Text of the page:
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CLIMATE SCIENCE
U.N. has extra round of climate talks

disclaimer: image is for illustration purposes only
by Staff Writers
Bonn, Germany (UPI) Feb 24, 2009
The United Nations will have an extra round of climate change talks this April in Germany to speed up stalled climate negotiations.

"The decision to intensify the negotiating schedule underlines the commitment by governments to move the negotiations forward toward success" at a major climate conference in Mexico at the end of the year, Yvo de Boer, the United Nations' top climate change official, said in a statement.

The extra summit will be April 9-11 in Bonn, ahead of 2-week negotiation scheduled to take place in the western German city at the end of May.

The next major climate summit is to take place Nov. 29-Dec. 10 in Cancun, Mexico. It is expected to draw world leaders trying to agree to an ambitious global climate protection deal.

Observers say the extra negotiations are desperately needed to bridge the gap between rich and poor nations still at odds over binding carbon dioxide-reduction pledges and financing.

De Boer added he was optimistic that Cancun could become a success, as around 80 countries responsible for "well over" 80 percent of global energy emissions have submitted 2020 emission cut targets to the United Nations.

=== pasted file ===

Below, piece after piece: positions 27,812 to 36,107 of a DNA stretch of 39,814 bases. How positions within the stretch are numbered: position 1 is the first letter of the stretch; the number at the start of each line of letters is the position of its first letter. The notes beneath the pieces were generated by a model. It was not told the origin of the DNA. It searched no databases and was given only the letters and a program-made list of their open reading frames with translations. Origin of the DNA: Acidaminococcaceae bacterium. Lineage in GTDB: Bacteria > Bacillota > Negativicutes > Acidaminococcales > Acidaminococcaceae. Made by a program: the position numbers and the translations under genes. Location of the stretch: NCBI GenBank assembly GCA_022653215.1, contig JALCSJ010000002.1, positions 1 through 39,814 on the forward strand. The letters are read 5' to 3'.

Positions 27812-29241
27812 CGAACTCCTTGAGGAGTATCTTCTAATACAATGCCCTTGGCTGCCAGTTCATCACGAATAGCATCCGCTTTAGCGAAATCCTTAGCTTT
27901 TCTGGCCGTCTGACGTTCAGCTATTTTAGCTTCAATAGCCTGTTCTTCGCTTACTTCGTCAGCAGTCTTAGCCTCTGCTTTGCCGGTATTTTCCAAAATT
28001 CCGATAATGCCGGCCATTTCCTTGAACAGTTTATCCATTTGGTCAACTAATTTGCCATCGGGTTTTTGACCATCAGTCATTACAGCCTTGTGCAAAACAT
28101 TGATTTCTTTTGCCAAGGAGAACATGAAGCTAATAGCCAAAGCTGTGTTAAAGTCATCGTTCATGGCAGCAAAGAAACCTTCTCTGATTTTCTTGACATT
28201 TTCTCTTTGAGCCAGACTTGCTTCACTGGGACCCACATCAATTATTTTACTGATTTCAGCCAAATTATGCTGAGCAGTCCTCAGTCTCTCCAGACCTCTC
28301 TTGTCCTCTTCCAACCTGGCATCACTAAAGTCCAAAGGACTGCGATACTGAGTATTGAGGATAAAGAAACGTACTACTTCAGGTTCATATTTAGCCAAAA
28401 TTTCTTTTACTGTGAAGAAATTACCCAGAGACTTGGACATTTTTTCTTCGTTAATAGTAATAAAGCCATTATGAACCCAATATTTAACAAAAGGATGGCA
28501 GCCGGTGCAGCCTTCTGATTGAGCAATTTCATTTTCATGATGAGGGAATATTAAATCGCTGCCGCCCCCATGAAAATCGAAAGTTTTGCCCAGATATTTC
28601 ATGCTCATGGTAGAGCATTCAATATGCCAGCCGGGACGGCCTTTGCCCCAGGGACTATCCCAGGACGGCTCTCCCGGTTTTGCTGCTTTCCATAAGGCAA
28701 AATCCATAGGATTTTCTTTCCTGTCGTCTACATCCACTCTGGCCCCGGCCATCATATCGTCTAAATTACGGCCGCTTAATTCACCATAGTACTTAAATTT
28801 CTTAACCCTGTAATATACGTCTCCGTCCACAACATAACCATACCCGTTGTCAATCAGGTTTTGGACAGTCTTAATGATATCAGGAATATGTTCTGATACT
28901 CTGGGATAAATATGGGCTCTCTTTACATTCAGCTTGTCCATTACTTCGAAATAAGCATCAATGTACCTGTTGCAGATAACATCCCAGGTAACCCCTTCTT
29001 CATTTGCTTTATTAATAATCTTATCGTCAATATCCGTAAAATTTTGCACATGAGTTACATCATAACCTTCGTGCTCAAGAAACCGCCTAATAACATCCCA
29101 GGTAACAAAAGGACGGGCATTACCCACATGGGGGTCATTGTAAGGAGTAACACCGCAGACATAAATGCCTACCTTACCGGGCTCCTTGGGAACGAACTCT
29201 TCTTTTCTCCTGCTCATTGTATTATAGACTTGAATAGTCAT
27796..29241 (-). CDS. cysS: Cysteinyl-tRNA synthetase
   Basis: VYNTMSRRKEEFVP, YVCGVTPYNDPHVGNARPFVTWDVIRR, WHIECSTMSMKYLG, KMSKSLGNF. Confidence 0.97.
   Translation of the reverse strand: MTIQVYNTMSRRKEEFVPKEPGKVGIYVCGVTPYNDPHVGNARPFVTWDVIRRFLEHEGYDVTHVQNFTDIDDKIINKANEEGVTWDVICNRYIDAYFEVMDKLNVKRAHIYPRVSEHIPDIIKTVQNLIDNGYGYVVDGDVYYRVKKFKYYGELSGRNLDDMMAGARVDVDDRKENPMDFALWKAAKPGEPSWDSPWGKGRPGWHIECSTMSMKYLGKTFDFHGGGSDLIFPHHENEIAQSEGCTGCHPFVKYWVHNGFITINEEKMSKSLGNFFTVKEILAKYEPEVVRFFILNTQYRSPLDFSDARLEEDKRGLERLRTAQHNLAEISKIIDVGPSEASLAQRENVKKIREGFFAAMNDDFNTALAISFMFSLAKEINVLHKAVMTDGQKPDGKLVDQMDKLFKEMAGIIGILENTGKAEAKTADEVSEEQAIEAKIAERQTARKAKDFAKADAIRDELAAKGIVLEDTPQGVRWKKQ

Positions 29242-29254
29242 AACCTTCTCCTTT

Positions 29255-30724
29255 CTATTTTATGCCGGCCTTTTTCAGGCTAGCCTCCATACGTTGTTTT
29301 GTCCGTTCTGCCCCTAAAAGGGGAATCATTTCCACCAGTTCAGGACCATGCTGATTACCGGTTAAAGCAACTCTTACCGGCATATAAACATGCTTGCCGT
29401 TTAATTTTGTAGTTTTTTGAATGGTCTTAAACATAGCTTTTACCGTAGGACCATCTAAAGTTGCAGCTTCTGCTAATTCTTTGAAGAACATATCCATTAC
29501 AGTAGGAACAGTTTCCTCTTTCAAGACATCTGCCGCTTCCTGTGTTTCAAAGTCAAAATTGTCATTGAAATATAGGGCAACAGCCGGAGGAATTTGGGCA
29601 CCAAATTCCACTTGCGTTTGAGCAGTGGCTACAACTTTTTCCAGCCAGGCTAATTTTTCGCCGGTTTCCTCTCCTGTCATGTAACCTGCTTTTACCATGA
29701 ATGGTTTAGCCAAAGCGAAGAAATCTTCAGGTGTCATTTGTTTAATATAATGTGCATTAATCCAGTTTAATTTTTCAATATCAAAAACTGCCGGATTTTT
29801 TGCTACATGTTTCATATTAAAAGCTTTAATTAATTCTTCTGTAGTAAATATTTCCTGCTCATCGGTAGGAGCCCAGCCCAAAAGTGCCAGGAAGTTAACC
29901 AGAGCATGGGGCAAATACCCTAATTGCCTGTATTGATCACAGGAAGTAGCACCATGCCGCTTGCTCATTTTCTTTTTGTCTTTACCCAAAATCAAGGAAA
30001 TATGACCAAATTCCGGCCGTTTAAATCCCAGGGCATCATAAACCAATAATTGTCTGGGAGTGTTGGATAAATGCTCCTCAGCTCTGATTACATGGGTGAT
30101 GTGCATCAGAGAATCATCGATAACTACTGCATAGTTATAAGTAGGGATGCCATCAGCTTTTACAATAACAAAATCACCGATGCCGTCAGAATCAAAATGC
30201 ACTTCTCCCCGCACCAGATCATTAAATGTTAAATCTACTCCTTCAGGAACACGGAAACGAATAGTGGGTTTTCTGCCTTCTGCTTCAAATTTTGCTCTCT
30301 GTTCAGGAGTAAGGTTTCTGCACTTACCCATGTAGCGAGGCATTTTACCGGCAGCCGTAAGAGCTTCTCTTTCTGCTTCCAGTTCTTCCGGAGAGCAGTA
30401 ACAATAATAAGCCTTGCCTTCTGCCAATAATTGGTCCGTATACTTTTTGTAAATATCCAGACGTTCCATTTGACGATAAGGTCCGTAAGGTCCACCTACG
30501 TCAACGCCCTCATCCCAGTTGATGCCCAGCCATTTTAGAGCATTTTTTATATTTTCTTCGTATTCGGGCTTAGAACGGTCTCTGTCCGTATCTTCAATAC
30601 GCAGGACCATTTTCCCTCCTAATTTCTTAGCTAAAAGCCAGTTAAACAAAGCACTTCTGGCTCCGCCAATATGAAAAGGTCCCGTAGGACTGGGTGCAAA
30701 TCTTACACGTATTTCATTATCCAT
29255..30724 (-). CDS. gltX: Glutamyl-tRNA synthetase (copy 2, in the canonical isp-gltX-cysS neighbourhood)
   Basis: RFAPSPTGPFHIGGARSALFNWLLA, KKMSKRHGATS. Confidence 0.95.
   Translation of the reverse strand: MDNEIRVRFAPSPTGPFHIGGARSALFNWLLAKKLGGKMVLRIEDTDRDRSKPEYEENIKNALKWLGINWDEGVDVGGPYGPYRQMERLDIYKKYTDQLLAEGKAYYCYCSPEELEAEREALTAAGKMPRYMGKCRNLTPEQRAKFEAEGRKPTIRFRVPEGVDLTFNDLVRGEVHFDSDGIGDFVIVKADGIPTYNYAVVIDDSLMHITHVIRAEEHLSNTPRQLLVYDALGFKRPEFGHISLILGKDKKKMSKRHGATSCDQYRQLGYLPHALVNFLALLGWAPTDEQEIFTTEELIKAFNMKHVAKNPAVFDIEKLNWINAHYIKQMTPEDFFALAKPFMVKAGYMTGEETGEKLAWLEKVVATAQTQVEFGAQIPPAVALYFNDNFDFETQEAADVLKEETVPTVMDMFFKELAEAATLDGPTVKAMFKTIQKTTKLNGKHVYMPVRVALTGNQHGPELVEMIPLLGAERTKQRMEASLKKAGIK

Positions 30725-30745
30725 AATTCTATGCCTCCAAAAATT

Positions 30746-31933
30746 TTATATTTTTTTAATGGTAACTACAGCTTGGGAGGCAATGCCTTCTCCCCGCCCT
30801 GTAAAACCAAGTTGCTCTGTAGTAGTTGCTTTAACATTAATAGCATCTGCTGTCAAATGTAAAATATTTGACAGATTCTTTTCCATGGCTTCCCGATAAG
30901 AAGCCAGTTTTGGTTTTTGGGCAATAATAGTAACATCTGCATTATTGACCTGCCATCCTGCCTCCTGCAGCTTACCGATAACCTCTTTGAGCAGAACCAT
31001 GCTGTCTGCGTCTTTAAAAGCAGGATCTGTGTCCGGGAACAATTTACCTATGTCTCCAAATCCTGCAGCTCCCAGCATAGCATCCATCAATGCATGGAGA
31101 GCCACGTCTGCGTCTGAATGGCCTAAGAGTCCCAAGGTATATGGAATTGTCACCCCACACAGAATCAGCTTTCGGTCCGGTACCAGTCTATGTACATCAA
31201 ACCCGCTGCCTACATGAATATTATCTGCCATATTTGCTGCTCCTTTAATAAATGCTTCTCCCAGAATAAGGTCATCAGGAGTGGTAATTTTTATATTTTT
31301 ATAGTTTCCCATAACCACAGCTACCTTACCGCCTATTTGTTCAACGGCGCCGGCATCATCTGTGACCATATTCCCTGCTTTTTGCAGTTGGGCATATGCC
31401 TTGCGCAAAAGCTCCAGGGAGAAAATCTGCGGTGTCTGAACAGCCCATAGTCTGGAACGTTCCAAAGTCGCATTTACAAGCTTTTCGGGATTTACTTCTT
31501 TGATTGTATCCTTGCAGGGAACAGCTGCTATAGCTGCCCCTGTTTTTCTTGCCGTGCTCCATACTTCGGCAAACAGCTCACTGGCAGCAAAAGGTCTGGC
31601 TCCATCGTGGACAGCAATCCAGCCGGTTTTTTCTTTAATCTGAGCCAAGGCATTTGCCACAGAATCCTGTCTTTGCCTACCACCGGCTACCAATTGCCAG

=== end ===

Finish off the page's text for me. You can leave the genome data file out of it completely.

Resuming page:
They submitted their pledges as part of the so-called Copenhagen Accord, a text patched together in the final hours of a disappointing climate conference in this Danish city late last year.

In Copenhagen, 120 world leaders were unable to agree to more than vague promises to limit CO2 emissions. The non-binding Copenhagen Accord was merely noted but not adopted by the conference parties.

It sets the limit of global warming to 3.6 degrees F and provides short- and long-term finance to help poor nations cope with climate change; it also set 2015 as a review year to see if global action needs to be more urgent to meet the challenge. But it remains a voluntary text, and even if nations commit to it, they are not legally bound to honor their pledges.

And it's clear that nations will have to do more than what has by now promised.

A U.N. study unveiled this week at an environment summit in Bali, Indonesia, concluded that the promised emission cuts under the Copenhagen Accord were insufficient to limit temperature rise to 3.6 degrees F.

Observers say time is running out for a binding deal to succeed the Kyoto Protocol, which expires in 2012, to be agreed in Mexico. Earlier this week, de Boer announced his resignation, which will take effect on July 1 and is expected to further destabilize the negotiations process.




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